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Laid-off Cook County Jail commanders sue Sheriff Dart, allege retaliation over union effort

Thursday, March 01, 2018
Chicago Tribune
by Steve Schmadeke

Seventeen former Cook County Jail commanders laid off amid budget cuts late last year are suing onetime boss Sheriff Tom Dart and other county leaders, alleging the firings were retaliation for trying to start a union.

The commanders, who filed the lawsuit in Cook County Circuit Court on Thursday, also allege Dart spared his political allies in the office and kept some 200 appointed directors — including a director of acupuncture for detainees and director of cable television at the jail — while eliminating longtime leaders in public safety roles.

“These appointed positions are not only unnecessary, bloated, and financially draining of the limited resources of the Cook County Sheriff’s Office, but are non-essential, non-merit rank positions that do not serve and protect the citizens of Cook County,” the lawsuit alleges. The commanders see their jobs as essential, running the various divisions of the sprawling Cook County Jail complex on Chicago’s Southwest Side.

Dart in turn Thursday laid the blame for the layoffs at the feet of Toni Preckwinkle and the Cook County Board, both of whom are also being sued by the commanders.

“This lawsuit is the direct result of the dramatic and unreasonable budget cuts imposed by the County Board President on our office,” Dart’s office said in a statement. “The scope of the cuts — almost $60 million dollars — evidenced a gross misunderstanding of the public safety work and mission of the Sheriff’s Office. Prior to these forced cuts being implemented, the Sheriff’s Office proposed several operational and organizational changes to County government to maximize county efficiencies and resources that would limit layoffs and job loss.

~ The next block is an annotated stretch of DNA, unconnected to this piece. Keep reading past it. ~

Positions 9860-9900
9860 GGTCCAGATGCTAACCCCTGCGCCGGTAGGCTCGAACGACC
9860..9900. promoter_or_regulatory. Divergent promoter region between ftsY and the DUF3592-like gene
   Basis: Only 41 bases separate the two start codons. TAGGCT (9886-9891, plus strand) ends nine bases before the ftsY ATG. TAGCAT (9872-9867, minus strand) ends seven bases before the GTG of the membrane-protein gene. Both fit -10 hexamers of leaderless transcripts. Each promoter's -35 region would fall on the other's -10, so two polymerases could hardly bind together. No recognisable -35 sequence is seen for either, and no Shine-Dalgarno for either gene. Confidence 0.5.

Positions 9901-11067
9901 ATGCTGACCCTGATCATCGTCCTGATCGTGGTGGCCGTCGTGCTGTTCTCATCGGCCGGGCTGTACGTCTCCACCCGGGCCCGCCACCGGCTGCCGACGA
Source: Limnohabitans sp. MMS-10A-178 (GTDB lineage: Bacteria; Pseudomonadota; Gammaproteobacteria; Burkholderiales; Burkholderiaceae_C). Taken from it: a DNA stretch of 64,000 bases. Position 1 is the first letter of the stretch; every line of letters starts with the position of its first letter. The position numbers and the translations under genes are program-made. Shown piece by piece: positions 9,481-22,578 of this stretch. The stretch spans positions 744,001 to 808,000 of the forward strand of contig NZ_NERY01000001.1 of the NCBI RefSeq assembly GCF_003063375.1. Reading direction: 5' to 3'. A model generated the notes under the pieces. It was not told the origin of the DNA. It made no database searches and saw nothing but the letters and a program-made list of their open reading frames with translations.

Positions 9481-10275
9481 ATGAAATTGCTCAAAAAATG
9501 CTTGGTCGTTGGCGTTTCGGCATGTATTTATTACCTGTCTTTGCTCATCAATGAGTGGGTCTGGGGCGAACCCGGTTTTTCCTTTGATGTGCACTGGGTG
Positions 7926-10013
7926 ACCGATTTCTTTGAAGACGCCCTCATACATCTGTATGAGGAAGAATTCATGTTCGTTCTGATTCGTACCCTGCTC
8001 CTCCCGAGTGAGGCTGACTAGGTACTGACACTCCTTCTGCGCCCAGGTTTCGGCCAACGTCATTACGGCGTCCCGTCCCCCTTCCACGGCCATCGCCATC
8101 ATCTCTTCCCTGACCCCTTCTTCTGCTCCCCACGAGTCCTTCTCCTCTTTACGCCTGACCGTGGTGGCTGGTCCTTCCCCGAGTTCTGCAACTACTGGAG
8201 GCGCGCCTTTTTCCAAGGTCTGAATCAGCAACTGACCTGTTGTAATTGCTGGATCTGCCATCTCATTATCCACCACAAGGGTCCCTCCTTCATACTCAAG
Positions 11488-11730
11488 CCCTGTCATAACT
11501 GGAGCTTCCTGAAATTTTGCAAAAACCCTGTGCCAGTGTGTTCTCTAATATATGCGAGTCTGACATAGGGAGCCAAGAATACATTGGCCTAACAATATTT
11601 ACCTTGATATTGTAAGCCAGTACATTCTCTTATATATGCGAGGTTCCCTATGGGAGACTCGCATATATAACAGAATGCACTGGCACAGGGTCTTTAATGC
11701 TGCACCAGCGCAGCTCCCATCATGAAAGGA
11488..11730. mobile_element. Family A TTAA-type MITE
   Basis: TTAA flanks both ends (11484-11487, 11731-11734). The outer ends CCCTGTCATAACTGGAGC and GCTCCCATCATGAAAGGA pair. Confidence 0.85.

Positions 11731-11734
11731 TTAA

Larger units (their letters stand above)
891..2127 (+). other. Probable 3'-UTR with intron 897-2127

“The County responded by rejecting our proposals and demanded people and salaries be cut. In addition they criticized our office as having too many layers of supervision and demanded we cut supervisors. We were forced to lay off more than 85 individuals and pledged to return those impacted as positions became available through attrition and as budgetary and operational factors allowed.”

Becky Schlikerman, a spokeswoman for Preckwinkle, didn’t comment on the lawsuit, but in an emailed statement fired back at Dart: “The Sheriff is wrong ... in his specific characterizations of the Fiscal Year 2018 budget process. The president and the board of commissioners attempted to work collaboratively with each of the county’s 11 separately elected officials to put forward a responsible, balanced budget, as is our obligation.”

Schlikerman also noted that “some of the preliminary proposals submitted by the sheriff’s office did not achieve the required savings needed” but that cuts had to be made countywide to craft the spending plan — one that was unanimously approved by the 17 county commissioners.

The commanders say their ouster was payback for trying to form their own union in 2013; the effort was challenged in court and in August, a judge ruled that the high-level officers, who were not represented by a union, could be included in a new bargaining unit. But three months later, the commanders were told they were being laid off, according to the lawsuit.

State law requires the Sheriff’s Merit Board — an entity run by Dart appointees — to hire staffers and fire or discipline them for cause, but the board was circumvented illegally, the lawsuit alleges.

The lawsuit asks a judge to order the commanders be reinstated to their positions with back pay.

sschmadeke@chicagotribune.com

Twitter @SteveSchmadeke



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